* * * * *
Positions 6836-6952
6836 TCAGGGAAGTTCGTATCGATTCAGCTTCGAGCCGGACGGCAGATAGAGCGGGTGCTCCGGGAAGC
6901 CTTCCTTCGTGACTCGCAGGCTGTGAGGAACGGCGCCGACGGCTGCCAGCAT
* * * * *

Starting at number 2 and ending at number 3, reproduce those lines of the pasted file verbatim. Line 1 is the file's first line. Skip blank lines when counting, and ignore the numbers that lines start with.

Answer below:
6836 TCAGGGAAGTTCGTATCGATTCAGCTTCGAGCCGGACGGCAGATAGAGCGGGTGCTCCGGGAAGC
6901 CTTCCTTCGTGACTCGCAGGCTGTGAGGAACGGCGCCGACGGCTGCCAGCAT